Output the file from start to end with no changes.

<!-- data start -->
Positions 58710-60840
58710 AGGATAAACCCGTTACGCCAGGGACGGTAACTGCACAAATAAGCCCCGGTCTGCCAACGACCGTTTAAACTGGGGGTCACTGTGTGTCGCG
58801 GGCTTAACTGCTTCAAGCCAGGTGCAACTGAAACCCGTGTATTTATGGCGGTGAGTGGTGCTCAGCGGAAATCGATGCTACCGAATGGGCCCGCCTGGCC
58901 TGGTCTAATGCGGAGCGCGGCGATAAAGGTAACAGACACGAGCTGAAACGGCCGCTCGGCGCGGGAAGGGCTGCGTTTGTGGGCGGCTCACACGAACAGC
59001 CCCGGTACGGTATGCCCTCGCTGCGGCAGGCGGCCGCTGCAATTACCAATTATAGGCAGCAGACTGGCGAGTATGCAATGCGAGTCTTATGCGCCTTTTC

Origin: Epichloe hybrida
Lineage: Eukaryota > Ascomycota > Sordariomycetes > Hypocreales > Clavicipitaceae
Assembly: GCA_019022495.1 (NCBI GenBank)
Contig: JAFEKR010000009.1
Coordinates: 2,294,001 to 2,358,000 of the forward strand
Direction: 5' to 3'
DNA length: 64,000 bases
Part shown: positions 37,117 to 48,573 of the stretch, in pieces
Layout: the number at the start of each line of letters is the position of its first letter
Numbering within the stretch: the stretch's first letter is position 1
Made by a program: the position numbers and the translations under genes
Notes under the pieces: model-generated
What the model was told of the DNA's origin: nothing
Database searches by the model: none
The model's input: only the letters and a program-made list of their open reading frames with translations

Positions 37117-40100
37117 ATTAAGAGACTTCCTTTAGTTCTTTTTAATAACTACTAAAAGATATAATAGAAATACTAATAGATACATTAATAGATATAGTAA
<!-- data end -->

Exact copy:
Positions 58710-60840
58710 AGGATAAACCCGTTACGCCAGGGACGGTAACTGCACAAATAAGCCCCGGTCTGCCAACGACCGTTTAAACTGGGGGTCACTGTGTGTCGCG
58801 GGCTTAACTGCTTCAAGCCAGGTGCAACTGAAACCCGTGTATTTATGGCGGTGAGTGGTGCTCAGCGGAAATCGATGCTACCGAATGGGCCCGCCTGGCC
58901 TGGTCTAATGCGGAGCGCGGCGATAAAGGTAACAGACACGAGCTGAAACGGCCGCTCGGCGCGGGAAGGGCTGCGTTTGTGGGCGGCTCACACGAACAGC
59001 CCCGGTACGGTATGCCCTCGCTGCGGCAGGCGGCCGCTGCAATTACCAATTATAGGCAGCAGACTGGCGAGTATGCAATGCGAGTCTTATGCGCCTTTTC

Origin: Epichloe hybrida
Lineage: Eukaryota > Ascomycota > Sordariomycetes > Hypocreales > Clavicipitaceae
Assembly: GCA_019022495.1 (NCBI GenBank)
Contig: JAFEKR010000009.1
Coordinates: 2,294,001 to 2,358,000 of the forward strand
Direction: 5' to 3'
DNA length: 64,000 bases
Part shown: positions 37,117 to 48,573 of the stretch, in pieces
Layout: the number at the start of each line of letters is the position of its first letter
Numbering within the stretch: the stretch's first letter is position 1
Made by a program: the position numbers and the translations under genes
Notes under the pieces: model-generated
What the model was told of the DNA's origin: nothing
Database searches by the model: none
The model's input: only the letters and a program-made list of their open reading frames with translations

Positions 37117-40100
37117 ATTAAGAGACTTCCTTTAGTTCTTTTTAATAACTACTAAAAGATATAATAGAAATACTAATAGATACATTAATAGATATAGTAA